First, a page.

editor's blog
Subscribe Now

An Interesting – And Challenging – Take on Tech

309px-Jekyll.and.Hyde.Ch10.Drawing2.jpgI recently stumbled upon a limited series on Netflix called Black Mirror. I’m not accustomed to doing reviews, so this is a bit unusual – yet I found this series particularly compelling and worth some comment.

While it’s not a show about technology per se, it’s a show about humans and what they might do with technology. And it felt like the writers had access to some pretty tech-savvy consultants when putting it together.

Needless to say, the scenes depicted bear little resemblance to the promises that marketing brochures make about our future tech-driven paradise (you know, the one that takes all the grunt work away and gives us all that leisure time?). Given that there’s no lack of happy prognostics, this focuses on the flip side – a darker look. It doesn’t blame technology; it’s clear that whatever scenarios they concoct are a result of humans. But technology is the clear enabler in the background.

It also doesn’t shout solutions; many of the episodes end unresolved. It’s as if they’re leaving us to decide how it ends.

This series is unique in that each episode is completely self-contained. It’s like a collection of short stories. No two episodes occur in the same time or place. (Although there is a featured song that shows up in two episodes…) The actors are completely different. A few familiar faces; mostly not (at least for US folk – it appears to be a British production). Given that they needed new sets and costumes for each one, that’s probably why each “season” has only three episodes at most. The first season was actually 2011, then 2013 and 2014. So I’m a bit late to the game.

To be clear, this is an edgy production, not for kids. Some episodes can be harder to watch. There’s some sex; not a ton of violence. If you don’t like any of that, then you won’t enjoy it. But if you don’t mind being challenged, then I found it an interesting non-tech take on the technology we take for granted every day.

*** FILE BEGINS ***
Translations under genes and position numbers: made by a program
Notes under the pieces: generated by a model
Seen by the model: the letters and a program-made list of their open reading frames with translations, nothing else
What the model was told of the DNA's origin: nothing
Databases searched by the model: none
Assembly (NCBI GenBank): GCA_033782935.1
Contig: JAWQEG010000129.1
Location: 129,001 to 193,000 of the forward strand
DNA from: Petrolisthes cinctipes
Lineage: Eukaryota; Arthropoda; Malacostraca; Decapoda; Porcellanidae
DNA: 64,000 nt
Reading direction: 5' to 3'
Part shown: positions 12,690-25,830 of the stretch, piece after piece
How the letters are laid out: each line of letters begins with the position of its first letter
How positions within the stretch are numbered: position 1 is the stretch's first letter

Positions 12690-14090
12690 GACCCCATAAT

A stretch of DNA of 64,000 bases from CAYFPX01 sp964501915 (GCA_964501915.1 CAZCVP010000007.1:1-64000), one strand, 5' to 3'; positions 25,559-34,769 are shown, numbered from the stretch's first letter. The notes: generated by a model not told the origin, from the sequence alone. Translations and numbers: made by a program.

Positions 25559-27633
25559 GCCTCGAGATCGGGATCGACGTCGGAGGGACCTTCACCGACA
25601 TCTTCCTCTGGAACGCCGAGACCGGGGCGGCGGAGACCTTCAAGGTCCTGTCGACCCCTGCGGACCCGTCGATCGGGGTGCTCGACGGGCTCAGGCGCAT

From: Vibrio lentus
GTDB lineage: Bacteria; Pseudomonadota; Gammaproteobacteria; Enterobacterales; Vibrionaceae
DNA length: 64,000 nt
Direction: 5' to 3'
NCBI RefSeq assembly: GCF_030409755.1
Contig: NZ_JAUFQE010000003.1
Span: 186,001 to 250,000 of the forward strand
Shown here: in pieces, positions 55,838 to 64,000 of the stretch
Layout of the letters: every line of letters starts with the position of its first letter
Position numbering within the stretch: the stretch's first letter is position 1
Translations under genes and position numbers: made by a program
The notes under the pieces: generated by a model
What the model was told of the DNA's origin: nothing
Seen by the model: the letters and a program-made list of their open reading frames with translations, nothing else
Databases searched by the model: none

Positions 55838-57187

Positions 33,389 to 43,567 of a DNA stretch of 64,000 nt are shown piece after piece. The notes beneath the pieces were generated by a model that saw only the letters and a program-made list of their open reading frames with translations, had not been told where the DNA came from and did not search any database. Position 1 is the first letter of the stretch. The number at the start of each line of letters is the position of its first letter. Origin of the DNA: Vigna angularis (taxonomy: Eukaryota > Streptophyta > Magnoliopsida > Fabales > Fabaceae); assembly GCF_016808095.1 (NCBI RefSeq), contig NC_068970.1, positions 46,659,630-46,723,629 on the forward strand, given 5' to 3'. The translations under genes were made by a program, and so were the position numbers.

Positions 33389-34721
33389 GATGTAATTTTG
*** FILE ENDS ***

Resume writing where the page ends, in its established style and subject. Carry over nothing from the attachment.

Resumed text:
You can find more info at http://www.imdb.com/title/tt2085059/.

Leave a Reply

featured blogs
Mar 27, 2020
[From the last episode: We saw how pointers are an important kind of variable, representing data whose location we can'€™t predict in advance.] We saw last time that pointers are used to store the addresses of data stored in memory space that'€™s allocated while the progr...
Mar 27, 2020
Have you ever paused to consider how temptingly tasty electronic circuits would look if their components and copper tracks were mounted on a glass substrate?...
Mar 27, 2020
Solar Power While the cost and benefits of solar power can and have been debated, there'€™s one point that cannot be debated:  the solar energy sector continues to grow.   The solar energy sector has grown 68% over the last decade, and the cost of solar infrastruc...
Mar 26, 2020
Late last week you may have seen the open letter  from our CEO, Tony Hemmelgarn, laying out the steps that Siemens Digital Industries Software is taking to support our customers during the COVID-19 global crisis. All of us are getting use to the “new normal” ...

Featured Video

Industry’s First USB 3.2 Gen 2x2 Interoperability Demo -- Synopsys & ASMedia

Sponsored by Synopsys

Blazingly fast USB 3.2 Gen 2x2 are ready for your SoC. In this video, you’ll see Synopsys and ASMedia demonstrate the throughput available with Synopsys DesignWare USB 3.2 IP.

Learn more about Synopsys USB 3.2